‘Those ones who owned the mines, I hate them’

After a lifetime of working on the mines, Zwelendaba Mgidi dreamed of returning home in his own car. Instead, he was diagnosed with silicosis, a progressive, often fatal, lung disease.

This is a lightly edited excerpt from Lucas Ledwaba and photojournalist Leon Sadiki’s Broke and Broken: The Shameful Legacy of Gold Mining in South Africa (BlackBird/Jacana, 2016).

Zwelendaba Mgidi was 23 years old when he left his home village of Kwa-Bala in the beautiful valleys of Mpondoland, Eastern Cape, to start work on the gold mines of the Free State province in 1983. From as far back as the late 1800s, Mpondoland became a reservoir for cheap labour in the industrialised areas like the Witwatersrand. The gold mining industry recruited thousands of young African men, particularly from the poor rural areas of Lesotho, Eastern Cape, Swaziland, Mozambique, Malawi and Botswana to use as cheap labour on the mines in the goldfields of Free State and the Witwatersrand.

Many of the men worked as night soil collectors in the early days of the development of black townships such as Soweto and Alexandra, which served as labour reserves for the developing City of Gold. Thousands of others were recruited to work on the growing sugar cane plantations in Natal, now called KwaZulu-Natal. But it was the gold mines that provided a passage out of the gnawing poverty of the rural villages. Even though job prospects on the mines have dropped due to changing political and economic trends, the road to the mines still remains an escape for many in Mpondoland and other rural areas of the Eastern Cape.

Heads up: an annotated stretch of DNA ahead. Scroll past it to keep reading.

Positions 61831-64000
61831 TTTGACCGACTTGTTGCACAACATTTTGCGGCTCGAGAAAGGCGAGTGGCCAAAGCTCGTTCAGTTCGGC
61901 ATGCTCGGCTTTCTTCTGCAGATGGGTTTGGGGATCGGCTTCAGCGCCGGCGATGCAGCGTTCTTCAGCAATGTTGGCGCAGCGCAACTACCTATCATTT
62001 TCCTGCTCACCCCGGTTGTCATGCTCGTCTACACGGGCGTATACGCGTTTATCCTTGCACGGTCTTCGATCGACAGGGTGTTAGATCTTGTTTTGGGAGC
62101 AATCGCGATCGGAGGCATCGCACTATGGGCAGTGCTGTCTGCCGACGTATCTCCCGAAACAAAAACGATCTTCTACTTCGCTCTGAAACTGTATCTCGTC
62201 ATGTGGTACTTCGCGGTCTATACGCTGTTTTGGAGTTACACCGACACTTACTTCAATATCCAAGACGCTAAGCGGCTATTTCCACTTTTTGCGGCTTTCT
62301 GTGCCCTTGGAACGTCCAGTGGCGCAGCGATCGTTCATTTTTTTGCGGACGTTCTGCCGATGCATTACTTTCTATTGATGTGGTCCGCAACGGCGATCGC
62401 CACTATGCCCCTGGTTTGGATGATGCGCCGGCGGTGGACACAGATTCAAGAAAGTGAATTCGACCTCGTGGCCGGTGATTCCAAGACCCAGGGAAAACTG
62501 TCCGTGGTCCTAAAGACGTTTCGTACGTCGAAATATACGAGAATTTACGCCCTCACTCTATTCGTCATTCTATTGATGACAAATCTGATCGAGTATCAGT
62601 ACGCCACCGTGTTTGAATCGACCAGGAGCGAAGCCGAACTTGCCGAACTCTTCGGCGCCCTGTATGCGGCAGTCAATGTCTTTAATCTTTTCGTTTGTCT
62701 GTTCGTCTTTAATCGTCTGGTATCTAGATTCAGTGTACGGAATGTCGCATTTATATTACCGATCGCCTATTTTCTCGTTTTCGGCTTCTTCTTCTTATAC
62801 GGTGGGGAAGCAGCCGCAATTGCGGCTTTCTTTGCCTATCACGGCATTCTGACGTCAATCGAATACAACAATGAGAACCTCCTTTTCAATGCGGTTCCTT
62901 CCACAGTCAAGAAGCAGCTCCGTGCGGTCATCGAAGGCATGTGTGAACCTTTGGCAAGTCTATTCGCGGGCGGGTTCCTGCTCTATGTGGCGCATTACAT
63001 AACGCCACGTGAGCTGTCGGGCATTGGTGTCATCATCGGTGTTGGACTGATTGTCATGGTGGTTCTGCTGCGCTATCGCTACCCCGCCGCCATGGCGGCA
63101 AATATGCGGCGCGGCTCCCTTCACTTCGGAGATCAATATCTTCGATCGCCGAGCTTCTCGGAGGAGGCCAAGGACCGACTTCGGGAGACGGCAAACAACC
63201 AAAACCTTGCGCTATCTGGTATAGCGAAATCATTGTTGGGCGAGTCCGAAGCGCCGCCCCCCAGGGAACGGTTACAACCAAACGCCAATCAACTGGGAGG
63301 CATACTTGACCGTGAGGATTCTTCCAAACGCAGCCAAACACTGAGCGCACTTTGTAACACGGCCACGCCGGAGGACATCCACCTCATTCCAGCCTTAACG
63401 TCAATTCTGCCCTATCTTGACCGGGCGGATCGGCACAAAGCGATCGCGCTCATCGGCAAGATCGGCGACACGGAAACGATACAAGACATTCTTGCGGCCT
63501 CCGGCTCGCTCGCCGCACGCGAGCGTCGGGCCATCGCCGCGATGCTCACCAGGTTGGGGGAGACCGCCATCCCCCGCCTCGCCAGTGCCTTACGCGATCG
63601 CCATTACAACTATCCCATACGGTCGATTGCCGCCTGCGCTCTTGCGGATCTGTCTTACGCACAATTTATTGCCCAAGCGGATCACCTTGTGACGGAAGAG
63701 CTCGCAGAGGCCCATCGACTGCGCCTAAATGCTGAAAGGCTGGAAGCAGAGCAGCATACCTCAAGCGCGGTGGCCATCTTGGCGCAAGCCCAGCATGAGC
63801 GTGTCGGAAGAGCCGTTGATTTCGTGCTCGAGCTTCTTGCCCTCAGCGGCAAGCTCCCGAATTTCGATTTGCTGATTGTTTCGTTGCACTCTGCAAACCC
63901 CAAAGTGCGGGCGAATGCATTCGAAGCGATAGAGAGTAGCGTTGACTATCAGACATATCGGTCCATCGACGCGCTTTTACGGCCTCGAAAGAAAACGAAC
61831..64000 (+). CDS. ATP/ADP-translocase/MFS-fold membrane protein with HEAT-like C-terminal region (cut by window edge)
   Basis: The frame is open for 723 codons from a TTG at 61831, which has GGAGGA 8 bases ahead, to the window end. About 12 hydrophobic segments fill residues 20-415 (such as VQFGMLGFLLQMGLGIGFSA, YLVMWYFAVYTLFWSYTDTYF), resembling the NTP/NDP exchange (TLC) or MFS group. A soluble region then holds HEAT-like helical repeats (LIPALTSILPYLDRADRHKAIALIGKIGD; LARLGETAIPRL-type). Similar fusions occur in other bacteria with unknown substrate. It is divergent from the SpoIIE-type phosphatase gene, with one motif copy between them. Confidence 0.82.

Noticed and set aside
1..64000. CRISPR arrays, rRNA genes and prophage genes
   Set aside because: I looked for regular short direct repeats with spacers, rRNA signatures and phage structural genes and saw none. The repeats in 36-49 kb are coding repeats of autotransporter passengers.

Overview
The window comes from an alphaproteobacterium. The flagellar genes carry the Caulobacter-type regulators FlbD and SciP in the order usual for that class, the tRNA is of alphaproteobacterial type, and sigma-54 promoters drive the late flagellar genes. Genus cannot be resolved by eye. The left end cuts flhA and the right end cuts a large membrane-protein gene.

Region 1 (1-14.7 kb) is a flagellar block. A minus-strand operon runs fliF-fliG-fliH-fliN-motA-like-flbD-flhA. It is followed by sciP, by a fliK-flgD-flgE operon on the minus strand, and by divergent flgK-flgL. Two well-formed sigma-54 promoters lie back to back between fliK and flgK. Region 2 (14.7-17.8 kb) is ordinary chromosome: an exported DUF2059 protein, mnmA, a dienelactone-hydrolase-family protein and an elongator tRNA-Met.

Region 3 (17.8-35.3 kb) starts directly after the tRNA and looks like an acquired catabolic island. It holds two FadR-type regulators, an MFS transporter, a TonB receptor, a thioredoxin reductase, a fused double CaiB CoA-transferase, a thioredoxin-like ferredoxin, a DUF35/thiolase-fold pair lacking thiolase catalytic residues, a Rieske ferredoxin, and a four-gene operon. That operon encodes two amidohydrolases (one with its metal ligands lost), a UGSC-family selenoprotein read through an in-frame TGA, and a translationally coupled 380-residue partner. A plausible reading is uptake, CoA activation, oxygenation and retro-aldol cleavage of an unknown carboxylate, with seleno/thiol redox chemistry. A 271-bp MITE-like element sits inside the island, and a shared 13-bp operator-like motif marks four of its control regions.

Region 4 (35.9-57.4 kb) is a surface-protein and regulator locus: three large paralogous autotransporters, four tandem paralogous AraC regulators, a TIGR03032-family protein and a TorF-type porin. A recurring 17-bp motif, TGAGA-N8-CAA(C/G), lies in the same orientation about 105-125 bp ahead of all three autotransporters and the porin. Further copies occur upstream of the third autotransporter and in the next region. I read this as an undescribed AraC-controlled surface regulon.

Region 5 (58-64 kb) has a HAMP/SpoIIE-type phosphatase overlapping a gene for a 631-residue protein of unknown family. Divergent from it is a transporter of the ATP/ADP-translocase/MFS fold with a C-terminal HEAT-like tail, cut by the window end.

Mgidi was healthy, fit, energetic and dreamt of one day returning to Kwa-Bala in his own car to retire in peace. But his return home in 2011 was not the one he had imagined at all in the 28 years he had spent working underground. Instead, he was a pathetic shell of the man he once was. He was a wreck. A damaged human being with rotting lungs. The price he paid for digging for gold, the precious metal that made others, except those who dug it, filthy rich. In 2008, aged 48, he received the worst news of his life. The Medical Bureau for Occupational Diseases (MBOD) diagnosed him with silicosis, “an irreversible, progressive, incurable and at a later stage disabling and potentially fatal disease”.